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Mechanisms of microtubule dynamics regulation by the MICROTUBULE ORGANIZATION 1 protein Kawamura, Eiko

Abstract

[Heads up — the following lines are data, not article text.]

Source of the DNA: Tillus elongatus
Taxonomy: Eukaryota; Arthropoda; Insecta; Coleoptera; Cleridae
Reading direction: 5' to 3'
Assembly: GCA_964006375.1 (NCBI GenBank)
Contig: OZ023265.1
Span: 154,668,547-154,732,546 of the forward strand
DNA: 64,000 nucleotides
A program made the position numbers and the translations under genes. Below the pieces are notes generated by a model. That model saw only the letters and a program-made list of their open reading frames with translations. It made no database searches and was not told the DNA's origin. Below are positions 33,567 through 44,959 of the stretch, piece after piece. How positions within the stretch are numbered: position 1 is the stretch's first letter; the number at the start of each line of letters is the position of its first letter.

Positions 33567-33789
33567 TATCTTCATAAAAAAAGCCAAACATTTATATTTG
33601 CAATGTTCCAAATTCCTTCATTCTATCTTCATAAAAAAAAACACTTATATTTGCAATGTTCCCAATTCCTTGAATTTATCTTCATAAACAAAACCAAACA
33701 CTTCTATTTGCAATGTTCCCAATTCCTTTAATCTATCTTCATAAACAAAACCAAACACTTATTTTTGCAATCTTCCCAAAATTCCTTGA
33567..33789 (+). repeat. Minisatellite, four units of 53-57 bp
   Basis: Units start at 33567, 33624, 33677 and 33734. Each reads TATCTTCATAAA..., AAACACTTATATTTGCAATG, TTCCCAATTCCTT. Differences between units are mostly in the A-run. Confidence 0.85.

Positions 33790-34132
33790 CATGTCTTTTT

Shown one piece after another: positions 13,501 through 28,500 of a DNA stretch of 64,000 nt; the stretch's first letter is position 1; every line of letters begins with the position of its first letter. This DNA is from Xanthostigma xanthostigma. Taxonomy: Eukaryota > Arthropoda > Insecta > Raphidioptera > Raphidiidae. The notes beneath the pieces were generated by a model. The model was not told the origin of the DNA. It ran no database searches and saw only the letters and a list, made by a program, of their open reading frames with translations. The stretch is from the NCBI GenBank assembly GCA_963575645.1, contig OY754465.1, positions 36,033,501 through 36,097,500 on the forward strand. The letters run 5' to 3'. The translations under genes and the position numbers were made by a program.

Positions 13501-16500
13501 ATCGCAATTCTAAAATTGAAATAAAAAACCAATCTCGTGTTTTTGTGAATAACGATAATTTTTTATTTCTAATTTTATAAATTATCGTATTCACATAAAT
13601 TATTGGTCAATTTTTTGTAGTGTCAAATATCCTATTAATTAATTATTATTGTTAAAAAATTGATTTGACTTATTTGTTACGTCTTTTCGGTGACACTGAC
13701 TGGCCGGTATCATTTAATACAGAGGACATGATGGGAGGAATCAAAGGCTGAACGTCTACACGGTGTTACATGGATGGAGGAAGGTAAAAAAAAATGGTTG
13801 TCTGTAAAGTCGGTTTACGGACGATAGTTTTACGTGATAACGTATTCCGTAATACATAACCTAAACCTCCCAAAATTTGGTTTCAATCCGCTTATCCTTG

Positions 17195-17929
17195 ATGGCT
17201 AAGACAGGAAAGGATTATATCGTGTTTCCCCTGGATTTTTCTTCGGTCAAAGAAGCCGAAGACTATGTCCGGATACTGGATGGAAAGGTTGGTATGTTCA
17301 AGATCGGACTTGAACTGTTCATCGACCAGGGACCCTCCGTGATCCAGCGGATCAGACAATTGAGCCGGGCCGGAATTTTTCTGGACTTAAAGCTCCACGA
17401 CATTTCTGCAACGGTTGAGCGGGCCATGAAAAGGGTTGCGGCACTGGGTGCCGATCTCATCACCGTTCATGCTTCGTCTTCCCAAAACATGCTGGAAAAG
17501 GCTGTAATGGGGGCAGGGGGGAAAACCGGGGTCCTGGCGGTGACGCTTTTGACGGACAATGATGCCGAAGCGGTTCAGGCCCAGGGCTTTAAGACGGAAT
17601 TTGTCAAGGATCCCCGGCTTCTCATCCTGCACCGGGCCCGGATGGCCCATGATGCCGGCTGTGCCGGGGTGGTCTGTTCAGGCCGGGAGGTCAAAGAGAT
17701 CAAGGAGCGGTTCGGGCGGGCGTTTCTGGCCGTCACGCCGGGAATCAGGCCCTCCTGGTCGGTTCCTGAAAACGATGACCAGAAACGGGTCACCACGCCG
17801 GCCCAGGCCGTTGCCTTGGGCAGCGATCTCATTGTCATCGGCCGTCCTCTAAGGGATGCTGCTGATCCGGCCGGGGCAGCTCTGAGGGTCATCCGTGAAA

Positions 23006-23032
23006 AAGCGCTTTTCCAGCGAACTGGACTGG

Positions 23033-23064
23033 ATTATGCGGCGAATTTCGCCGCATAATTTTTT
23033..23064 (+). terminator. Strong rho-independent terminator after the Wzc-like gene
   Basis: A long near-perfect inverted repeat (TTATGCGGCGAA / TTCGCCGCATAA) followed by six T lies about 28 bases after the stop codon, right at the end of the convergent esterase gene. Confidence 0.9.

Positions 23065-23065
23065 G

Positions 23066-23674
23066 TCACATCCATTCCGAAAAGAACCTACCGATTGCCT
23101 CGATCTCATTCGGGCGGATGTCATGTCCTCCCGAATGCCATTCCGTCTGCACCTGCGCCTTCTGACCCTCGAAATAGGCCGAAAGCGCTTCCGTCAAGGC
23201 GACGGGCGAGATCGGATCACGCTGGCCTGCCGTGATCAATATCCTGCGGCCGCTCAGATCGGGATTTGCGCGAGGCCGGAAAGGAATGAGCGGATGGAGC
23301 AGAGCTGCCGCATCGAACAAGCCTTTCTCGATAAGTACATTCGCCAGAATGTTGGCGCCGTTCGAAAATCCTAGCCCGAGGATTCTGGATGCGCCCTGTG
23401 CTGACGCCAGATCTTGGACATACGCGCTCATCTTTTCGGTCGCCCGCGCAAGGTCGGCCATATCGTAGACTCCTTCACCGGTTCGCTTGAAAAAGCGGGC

The Arabidopsis thaliana MOR1 (MICROTUBULE ORGANIZATION1) protein belongs to the MAP215/Dis1 family of microtubule-associated proteins. The temperature-sensitive mor1 mutants have N-terminal amino acid substitutions, which lead to cortical microtubule disorganization (Whittington et al., 2001). Here I demonstrate by use of live cell imaging and immunolabelling that MOR1 is important for function and organization of all microtubule arrays during cell division and keeps microtubules highly dynamic. Although disruption of mitotic and cytokinetic microtubule arrays is not detected in all dividing mor1-1 cells, quantitative analysis identified distinct defects in preprophase bands, spindles and phragmoplasts. In nearly half of dividing mor1-1 cells, preprophase bands are not detected, and those that do form are often disrupted. mor1-1 spindles and phragmoplasts are short and abnormally organized and persist for longer times than in wild-type, leading to aberrant chromosome arrangements, misaligned cell plates and multinucleate cells. Immunofluorescence indicates that the mutant mor1-1[sup L174F] protein remains associated along the full length of all microtubule arrays, in spite of their disorganization. This suggests the N-terminal region altered by the mor1-1 mutation does not regulate the binding of MOR1 to microtubules, but that it instead plays a role in microtubule dynamics. Microtubule dynamics were therefore measured in living leaf cells expressing three microtubule reporter proteins, GFP-TUA, CMV35S ::GFP-EB1 and Pro [sub EB1] ::EB1-GFP. Dynamics analysis indicates that MOR1 promotes constant and rapid growth and shrinkage and prevents pausing of microtubules. Integrating this new information with previous observations showing that MOR1 and its tobacco homologue MAP200 can bind tubulin oligomers (Twell et al., 2002; Hamada et al., 2004), and that XMAP215 speeds up microtubule growth and shrinkage in 40-60nm increments (Kerssemakers et al., 2006), I postulate that MOR1 might promote microtubule growth and shrinkage by adding and removing tubulin oligomers. Consistent with this idea, the N-terminal region of MOR1 consists of 5 TOG domains, which each span the approximate length of one tubulin dimer within a protofilament chain. I define experiments and present preliminary data to test the hypothesis that each MOR1 protein can add or remove up to 5 tubulin dimers at a time.

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